FOOD AND THE CITY

2 takes on a tasty, traditional tourtière for your holiday parties

Though it's traditionally made with meat, this savoury, seasonal pie can also be created with chickpeas and mushrooms for a vegetarian-friendly main dish.

Warm spices make the vegetarian-friendly main dish sing

What makes this savoury dish unique is the addition of warm spices — cinnamon, nutmeg, allspice and cloves — but there are as many versions of tourtière as there are cooks making it. (Julie van Rosendaal)

Tourtière, a savoury Quebecois meat pie popular at this time of year in eastern provinces, is traditionally eaten at reveillon, a Christmas Eve feast taken after midnight mass. 

But over time, it has come to be part of Christmas celebrations across Canada.

The dense pie is most often made with pork, often mixed with beef, chicken and even wild game, with a wide variety of variations depending on the region. Some are deep dish, baked in a cast iron pot. Others are more shallow, made in a traditional pie plate.

Sometimes the meat is chopped into small cubes, but in Montreal ground pork is used, along with onions, celery and sometimes finely diced potatoes.

What makes it unique is the addition of warm spices — cinnamon, nutmeg, allspice and cloves — but there are as many versions of tourtière as there are cooks making it.

If you're looking for a vegetarian version, this filling made with finely chopped mushrooms and chickpeas is inspired by Quebecois cooking show host and cookbook author Ricardo Larrivée, via the online version of his namesake magazine.

The biscuit pastry is different. Traditionally tourtière is made with a butter or lard shortcrust pastry. But this biscuit-like crust is slightly thicker on account of the baking powder. It's also buttery, but not as much so, with only 1/3 cup per 2 cups of flour.

It isn't as finicky as pastry. You can roll it out and not bother trimming or crimping. Just tuck the edges over or under, whatever works. It will rise slightly, and look rustically wonderful regardless.

Tourtière 2 ways (pork & vegetarian) with a biscuit crust

The pork version of tourtière is fairly standard, but comes from my old neighbour Pascal's mother in Quebec. 

The mushroom and chickpea filling is a slight variation on one I came across on the Ricardo Cuisine magazine website. (I added butter, some fresh rosemary and dialled back the warm spices. Feel free to add more cinnamon and allspice.)

Tourtière, a savoury Quebecois meat pie popular at this time of year in eastern provinces, is traditionally eaten at reveillon, a Christmas Eve feast taken after midnight mass, but has come to be part of Christmas celebrations across Canada. (Julie van Rosendaal)

Pork filling:

  • 1 small onion, diced.
  • 2 celery stalks, diced.
  • 1 ½ lbs ground pork.
  • 2 garlic cloves.
  • ¼ tsp nutmeg.
  • ¼ tsp cinnamon.
  • ¼ tsp ground cloves.
  • Parsley (optional).
  • Salt and pepper to taste.

Or for the mushroom + chickpea filling:

  • 3 cups white mushrooms (about 1 lb).
  • 1 19 oz (540 mL) can chickpeas, drained well.
  • Canola or olive oil, for cooking.
  • 2 tbsp butter.
  • 2 onions, chopped.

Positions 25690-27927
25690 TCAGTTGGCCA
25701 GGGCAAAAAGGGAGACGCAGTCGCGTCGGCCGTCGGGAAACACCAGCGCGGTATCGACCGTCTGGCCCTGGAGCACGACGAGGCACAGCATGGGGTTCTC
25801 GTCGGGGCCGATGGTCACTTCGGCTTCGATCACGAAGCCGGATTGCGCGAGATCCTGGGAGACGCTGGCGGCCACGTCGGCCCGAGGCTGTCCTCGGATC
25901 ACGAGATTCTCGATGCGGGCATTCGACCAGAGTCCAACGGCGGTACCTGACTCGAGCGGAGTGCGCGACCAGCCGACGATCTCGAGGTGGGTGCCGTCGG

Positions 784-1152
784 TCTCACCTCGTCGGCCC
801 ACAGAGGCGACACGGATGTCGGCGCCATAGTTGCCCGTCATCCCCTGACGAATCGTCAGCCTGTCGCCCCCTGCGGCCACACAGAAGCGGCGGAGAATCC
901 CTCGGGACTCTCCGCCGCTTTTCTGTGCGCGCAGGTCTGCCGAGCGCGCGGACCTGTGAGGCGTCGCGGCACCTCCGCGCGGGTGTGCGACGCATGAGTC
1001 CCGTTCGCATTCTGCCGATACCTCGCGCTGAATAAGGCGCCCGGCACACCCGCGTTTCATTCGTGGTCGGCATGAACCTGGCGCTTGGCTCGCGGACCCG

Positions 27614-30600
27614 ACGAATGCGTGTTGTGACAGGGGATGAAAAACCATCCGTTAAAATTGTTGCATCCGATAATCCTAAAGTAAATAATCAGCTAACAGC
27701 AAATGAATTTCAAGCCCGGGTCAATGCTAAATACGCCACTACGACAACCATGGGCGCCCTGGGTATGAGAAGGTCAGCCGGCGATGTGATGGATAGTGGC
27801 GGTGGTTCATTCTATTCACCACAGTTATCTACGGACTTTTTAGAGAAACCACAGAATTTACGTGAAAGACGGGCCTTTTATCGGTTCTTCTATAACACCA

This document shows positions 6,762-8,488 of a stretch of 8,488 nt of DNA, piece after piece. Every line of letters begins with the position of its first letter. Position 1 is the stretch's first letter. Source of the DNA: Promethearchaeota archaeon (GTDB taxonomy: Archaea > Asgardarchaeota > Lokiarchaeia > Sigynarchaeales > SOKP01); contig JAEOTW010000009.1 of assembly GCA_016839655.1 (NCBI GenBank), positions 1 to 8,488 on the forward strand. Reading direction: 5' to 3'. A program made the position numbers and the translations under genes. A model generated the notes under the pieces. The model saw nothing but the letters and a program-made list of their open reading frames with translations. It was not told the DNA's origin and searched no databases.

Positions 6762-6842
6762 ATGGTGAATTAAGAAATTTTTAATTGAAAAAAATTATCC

• 2 garlic cloves, crushed.
  • 1 tbsp chopped fresh rosemary.
  • 2 tbsp grainy mustard.
  • ¼ tsp nutmeg.
  • ¼ tsp cinnamon (optional).
  • ¼ tsp allspice (optional).
  • Salt and pepper to taste.

Biscuit pastry:

  • 2 cups all-purpose flour.
  • 1 tbsp baking powder.
  • ¼ tsp salt.
  • 1/3 cup cold butter, cut into pieces.
  • 3/4 cup milk.

Method

To make the pork filling, set a large skillet over medium-high heat, add a drizzle of oil and sauté the onion and celery for a few minutes, until soft.

Add the pork, garlic and spices. Add a half cup of water and simmer for 20 minutes or so, stirring often, breaking up the pieces of meat until it's no longer pink.

To make the mushroom and chickpea filling, halve or quarter the mushrooms and pulse them in the food processor until coarsely chopped. Transfer to a bowl and do the same thing to the chickpeas, pulsing until coarsely chopped.

Drizzle some oil into a large skillet set over medium-high heat and add the butter. Once it melts, add the onions and cook for three to four minutes, until soft.

Add the garlic, rosemary and mushrooms and cook for four to five minutes, until the mushrooms are soft and any excess moisture has evaporated.

Add the mustard, nutmeg, cinnamon, allspice and chickpeas, season with salt and pepper and cook for another minute, stirring until everything is well combined. 

Preheat the oven to 375 F.

In a large bowl, blend the flour, baking powder and salt. Add the butter and blend with a fork or pastry cutter (or rub with your fingers) until well blended, with pieces no bigger than a pea.

Add the milk and stir by hand just until you have a soft dough.

Divide the dough in half (with one half just slightly larger than the other) and roll the larger piece on a lightly floured countertop to about an 11-inch round. Transfer it to a pie plate and gently fit it inside without stretching.

Roll out the other piece of dough into a nine- or 10-inch circle and fit it over the filling, folding the overhang under the edge of the bottom crust (or vice versa) and pinching/crimping roughly to seal—it doesn't have to be perfect.

Cut a couple of vents in the top crust to allow steam to escape and, if you like, brush the top crust with a bit of milk or cream.

Bake for 30 to 35 minutes, until the pie is deep golden. Serve warm or at room temperature. Serves 8.


With files from the Calgary Eyeopener